We all know how crazy villains can be, going so far as to monologue their entire plan so the hero has time to plan an escape. But with Luthor, we not only see him pulling the same old monologue gag, but we actually get to see his justification for everything he is doing. In his mind, he isn’t psychotic; he actually thinks the world would a better place if he were installed as monarch of Planet Luthor.

The fight continues, and in the melee, Natasha is freed and uses the electronics in Steel’s hammer to disrupt and turn of Luthor’s powers just like Lex did to everyone else. Good job Natasha, in a few short panels you figured the secret formula out and hacked an electronic hammer to the exact frequency to disable Luthor. It makes perfect sense…

With Lex’s powers gone Dr. Irons tells Lex the Everyman treatment is actually toxic and would have killed Luthor in six months.


Uh… don’t throw stones John Henry, remember you let Everyman fall to his death just a few minutes ago.

The big fight scene ends with the Teen Titans and the police leading Mercy and certain members of Infinity, Inc. away. Wait? How do the police know Mercy has done something wrong? Steel and the Titans are the ones who did the breaking and entering and smashing up a building. Did I miss the scene where Team Take Down Baldy turned all of their evidence over to the D.A.?

Being a fan of the action/adventure genre, the big battle ends when the Luthor Corp. logo is smashed to the ground by Steel.


Gotta admit, he looks pretty good for a man who just a few pages previous was told he had fecal matter leaking into his blood stream.

Meanwhile, things are not good in Kahndaq as the nation begins to destabilize thanks to the influence of the Four Horsemen.

The Good

  • There are some incredibly good fight scenes
  • Steel in his old costume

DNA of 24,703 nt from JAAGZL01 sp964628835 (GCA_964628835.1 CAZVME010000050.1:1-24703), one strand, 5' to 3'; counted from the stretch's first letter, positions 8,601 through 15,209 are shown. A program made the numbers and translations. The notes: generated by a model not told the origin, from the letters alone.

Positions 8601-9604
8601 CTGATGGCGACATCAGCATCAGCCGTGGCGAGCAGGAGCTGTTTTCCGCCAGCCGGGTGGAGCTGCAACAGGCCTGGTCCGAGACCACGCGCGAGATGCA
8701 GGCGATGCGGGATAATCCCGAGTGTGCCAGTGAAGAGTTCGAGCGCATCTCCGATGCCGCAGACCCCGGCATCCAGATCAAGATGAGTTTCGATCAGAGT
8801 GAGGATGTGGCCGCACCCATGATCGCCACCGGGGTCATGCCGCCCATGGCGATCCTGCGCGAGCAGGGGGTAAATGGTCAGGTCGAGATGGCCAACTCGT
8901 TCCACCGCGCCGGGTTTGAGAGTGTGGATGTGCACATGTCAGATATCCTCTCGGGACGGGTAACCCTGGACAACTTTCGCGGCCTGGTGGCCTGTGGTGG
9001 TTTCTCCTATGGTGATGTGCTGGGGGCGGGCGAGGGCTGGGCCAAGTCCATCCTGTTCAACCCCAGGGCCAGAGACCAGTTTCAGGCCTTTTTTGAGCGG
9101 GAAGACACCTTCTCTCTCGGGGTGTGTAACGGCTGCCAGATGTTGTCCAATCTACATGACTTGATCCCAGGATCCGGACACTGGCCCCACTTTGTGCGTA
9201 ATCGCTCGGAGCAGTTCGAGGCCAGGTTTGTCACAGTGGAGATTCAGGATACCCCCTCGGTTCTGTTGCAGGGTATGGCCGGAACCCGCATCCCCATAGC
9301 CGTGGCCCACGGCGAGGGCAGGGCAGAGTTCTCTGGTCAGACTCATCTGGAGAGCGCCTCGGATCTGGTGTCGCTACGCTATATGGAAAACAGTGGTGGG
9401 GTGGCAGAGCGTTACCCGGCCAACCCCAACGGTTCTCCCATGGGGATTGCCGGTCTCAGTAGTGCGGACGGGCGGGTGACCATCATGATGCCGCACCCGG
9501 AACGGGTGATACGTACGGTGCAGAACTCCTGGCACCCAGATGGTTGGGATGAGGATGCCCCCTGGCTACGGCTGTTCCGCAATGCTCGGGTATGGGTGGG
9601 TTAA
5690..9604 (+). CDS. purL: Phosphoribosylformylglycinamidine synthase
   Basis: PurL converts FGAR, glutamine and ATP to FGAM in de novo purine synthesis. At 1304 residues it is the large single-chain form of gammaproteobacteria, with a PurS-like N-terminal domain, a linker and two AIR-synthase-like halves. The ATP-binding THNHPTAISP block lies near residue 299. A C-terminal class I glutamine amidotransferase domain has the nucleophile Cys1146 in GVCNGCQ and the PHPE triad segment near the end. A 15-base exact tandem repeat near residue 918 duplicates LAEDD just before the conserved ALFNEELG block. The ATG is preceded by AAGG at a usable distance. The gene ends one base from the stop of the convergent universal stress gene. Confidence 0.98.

The Bad

  • Everyman has the ability to change into anyone, why then didn’t he use his powers while falling?
  • I don’t remember Steel’s costume being that brittle during his early days
  • John Henry Irons is nothing but a man, yet he is up and walking around after a severe Luthor smack down including having his guts being pierced
  • Why did Natasha wait until this issue to use her smarts?

At the end of the day, there’s one thing that keeps popping up in my head, “As a citizen of the DCU, why do I care that John Henry beat the crap out of Lex Luthor? It sounds like the superhero has gone a bit koo-koo.”

If we examine what has happened to Lex Luthor, the public figure, during 52, he actually comes off as a bit of a good guy. As the year began, Lex revealed all of his bad deeds were actually done by an imposter (Alex Luthor), and he is completely innocent, which cause the public to think he probably isn’t that bad of a guy. Then a couple of weeks later, Lex unveils the Everyman Project, which can give those who qualify super powers. From the public’s point of view, Lex is now a genius hero of the common man.

Flash forward a couple more weeks and a citizen turns on the television to see John Henry on Jack Ryder’s television show spouting some kind of crazy talk about Lex duping us, blah, blah, blah. This “superhero” sounds like he’s jealous because now he isn’t the only hero on the block. The more Henry spouts to the public, the more he sounds like a crazy conspiracist who appears on late night talk radio.